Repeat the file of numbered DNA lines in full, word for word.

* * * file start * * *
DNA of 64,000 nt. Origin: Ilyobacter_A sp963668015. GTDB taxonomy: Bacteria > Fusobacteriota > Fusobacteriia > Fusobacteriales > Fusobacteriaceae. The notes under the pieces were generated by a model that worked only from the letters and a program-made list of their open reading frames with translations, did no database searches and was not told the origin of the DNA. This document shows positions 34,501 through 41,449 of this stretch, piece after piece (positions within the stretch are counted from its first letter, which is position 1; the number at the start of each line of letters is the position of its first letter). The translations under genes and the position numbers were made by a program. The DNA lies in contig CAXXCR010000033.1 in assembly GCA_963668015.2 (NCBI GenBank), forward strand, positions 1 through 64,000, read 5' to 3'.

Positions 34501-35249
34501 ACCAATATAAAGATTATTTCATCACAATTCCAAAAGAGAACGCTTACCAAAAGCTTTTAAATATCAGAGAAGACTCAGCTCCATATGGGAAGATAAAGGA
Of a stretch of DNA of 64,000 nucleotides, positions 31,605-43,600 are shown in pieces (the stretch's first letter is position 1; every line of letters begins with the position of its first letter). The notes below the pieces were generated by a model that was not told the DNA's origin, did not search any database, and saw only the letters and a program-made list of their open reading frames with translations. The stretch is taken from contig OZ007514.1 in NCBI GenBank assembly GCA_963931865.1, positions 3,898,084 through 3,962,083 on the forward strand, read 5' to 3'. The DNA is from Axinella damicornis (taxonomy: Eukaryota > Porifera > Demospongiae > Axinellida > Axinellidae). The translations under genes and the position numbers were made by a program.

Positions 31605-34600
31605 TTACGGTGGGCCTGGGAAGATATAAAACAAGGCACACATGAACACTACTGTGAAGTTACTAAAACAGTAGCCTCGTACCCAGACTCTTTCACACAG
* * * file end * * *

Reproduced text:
DNA of 64,000 nt. Origin: Ilyobacter_A sp963668015. GTDB taxonomy: Bacteria > Fusobacteriota > Fusobacteriia > Fusobacteriales > Fusobacteriaceae. The notes under the pieces were generated by a model that worked only from the letters and a program-made list of their open reading frames with translations, did no database searches and was not told the origin of the DNA. This document shows positions 34,501 through 41,449 of this stretch, piece after piece (positions within the stretch are counted from its first letter, which is position 1; the number at the start of each line of letters is the position of its first letter). The translations under genes and the position numbers were made by a program. The DNA lies in contig CAXXCR010000033.1 in assembly GCA_963668015.2 (NCBI GenBank), forward strand, positions 1 through 64,000, read 5' to 3'.

Positions 34501-35249
34501 ACCAATATAAAGATTATTTCATCACAATTCCAAAAGAGAACGCTTACCAAAAGCTTTTAAATATCAGAGAAGACTCAGCTCCATATGGGAAGATAAAGGA
Of a stretch of DNA of 64,000 nucleotides, positions 31,605-43,600 are shown in pieces (the stretch's first letter is position 1; every line of letters begins with the position of its first letter). The notes below the pieces were generated by a model that was not told the DNA's origin, did not search any database, and saw only the letters and a program-made list of their open reading frames with translations. The stretch is taken from contig OZ007514.1 in NCBI GenBank assembly GCA_963931865.1, positions 3,898,084 through 3,962,083 on the forward strand, read 5' to 3'. The DNA is from Axinella damicornis (taxonomy: Eukaryota > Porifera > Demospongiae > Axinellida > Axinellidae). The translations under genes and the position numbers were made by a program.

Positions 31605-34600
31605 TTACGGTGGGCCTGGGAAGATATAAAACAAGGCACACATGAACACTACTGTGAAGTTACTAAAACAGTAGCCTCGTACCCAGACTCTTTCACACAG